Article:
Ray v. Atlantic Richfield Co.
In Ray v. Atlantic Richfield Co., 435 U.S. 151, 157 (1978), the U.S. Supreme Court emphasized its presumption against federal preemption of state law:
- The Court's prior cases indicate that when a State's exercise of its police power is challenged under the Supremacy Clause, "we start with the assumption that the historic police powers of the States were not to be superseded by the Federal Act unless that was the clear and manifest purpose of Congress." Rice v. Santa Fe Elevator Corp., 331 U.S. 218, 230 (1947);Jones v. Rath Packing Co., 430 U.S. 519, 525 (1977). Under the relevant cases, one of the legitimate inquiries is whether Congress has either explicitly or implicitly declared that the States are prohibited from regulating the various aspects of oil-tanker operations and design with which the Tanker Law is concerned. As the Court noted in Rice, supra, at 230: "[The congressional] purpose may be evidenced in several ways. The scheme of federal regulation may be so pervasive as to make reasonable the inference that Congress left no room for the States to supplement it. Pennsylvania R. Co. v. Public Service Comm'n, 250 U.S. 566, 569; Cloverleaf Butter Co. v. Patterson, 315 U.S. 148. Or the Act of Congress may touch a field in which the federal interest is so dominant that the federal system will be assumed to preclude enforcement of state laws on the same subject. Hines v. Davidowitz, 312 U.S. 52. Likewise, the object sought to be obtained by the federal law and the character of obligations imposed by it may reveal the same purpose. Southern R. Co. v. Railroad Commission, 236 U.S. 439; Charleston & W.C.R. Co. v. Varnville Co., 237 U.S. 597; New York Central R. Co. v. Winfield, 244 U.S. 147; Napier v. Atlantic Coast Line R. Co., supra."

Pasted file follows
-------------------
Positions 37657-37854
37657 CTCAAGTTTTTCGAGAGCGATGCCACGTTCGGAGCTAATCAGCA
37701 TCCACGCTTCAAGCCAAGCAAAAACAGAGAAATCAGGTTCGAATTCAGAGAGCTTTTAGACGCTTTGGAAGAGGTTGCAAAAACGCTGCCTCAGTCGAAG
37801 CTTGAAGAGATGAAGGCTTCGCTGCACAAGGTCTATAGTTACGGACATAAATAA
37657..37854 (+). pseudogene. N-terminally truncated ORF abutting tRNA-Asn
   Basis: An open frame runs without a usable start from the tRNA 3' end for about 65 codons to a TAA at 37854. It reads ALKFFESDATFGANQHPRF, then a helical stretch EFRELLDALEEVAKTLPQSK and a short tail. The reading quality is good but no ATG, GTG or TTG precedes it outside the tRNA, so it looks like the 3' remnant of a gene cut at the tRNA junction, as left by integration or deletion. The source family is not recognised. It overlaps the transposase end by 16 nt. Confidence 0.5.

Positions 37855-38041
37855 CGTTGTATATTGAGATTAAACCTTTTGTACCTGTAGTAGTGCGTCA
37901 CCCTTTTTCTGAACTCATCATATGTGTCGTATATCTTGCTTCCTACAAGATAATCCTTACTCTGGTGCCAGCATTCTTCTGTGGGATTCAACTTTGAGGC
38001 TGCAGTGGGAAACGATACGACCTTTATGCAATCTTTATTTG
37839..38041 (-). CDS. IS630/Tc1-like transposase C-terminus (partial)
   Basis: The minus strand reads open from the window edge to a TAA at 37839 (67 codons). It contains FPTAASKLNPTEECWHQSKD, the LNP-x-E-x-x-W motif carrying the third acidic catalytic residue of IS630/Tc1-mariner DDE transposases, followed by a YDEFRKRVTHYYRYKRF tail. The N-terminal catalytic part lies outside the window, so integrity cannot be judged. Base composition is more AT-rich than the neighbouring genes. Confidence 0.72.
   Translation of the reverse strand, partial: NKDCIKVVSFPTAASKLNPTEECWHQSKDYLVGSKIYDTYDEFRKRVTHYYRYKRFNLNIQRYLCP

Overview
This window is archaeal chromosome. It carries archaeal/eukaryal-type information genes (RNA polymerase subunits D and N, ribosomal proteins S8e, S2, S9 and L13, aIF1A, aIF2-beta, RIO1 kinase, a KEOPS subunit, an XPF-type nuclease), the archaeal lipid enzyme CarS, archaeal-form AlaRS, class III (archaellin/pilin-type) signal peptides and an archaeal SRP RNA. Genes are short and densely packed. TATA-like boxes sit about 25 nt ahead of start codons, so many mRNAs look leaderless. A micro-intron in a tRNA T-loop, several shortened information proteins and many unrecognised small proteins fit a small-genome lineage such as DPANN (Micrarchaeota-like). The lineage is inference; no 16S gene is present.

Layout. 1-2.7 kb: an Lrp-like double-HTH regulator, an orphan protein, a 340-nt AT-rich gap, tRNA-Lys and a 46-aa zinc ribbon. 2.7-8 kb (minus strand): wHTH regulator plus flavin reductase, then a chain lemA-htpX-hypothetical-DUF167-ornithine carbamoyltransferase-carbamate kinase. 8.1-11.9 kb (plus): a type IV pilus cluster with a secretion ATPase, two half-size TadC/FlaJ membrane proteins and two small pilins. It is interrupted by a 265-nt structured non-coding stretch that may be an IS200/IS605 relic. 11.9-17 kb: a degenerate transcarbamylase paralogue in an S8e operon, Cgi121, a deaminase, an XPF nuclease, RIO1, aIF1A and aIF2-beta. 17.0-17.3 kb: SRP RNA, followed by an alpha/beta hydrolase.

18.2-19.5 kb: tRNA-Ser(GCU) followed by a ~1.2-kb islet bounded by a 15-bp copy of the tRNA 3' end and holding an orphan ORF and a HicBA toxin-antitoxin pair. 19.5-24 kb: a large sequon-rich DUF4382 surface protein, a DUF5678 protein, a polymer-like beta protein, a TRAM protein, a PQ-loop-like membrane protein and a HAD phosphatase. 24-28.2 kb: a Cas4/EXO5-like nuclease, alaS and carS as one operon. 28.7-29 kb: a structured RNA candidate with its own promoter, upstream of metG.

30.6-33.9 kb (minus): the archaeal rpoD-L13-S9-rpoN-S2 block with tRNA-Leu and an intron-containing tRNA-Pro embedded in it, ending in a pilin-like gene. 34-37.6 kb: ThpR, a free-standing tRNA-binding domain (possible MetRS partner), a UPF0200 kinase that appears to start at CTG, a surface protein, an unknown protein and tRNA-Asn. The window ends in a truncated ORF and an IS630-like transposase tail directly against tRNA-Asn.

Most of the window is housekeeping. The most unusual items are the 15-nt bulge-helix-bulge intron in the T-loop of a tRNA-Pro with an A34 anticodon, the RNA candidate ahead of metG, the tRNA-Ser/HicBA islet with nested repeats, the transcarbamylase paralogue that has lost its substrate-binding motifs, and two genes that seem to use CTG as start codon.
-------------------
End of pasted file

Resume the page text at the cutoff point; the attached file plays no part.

Justice Byron White wrote the opinion for the Court, and five Justices concurred and dissented in part.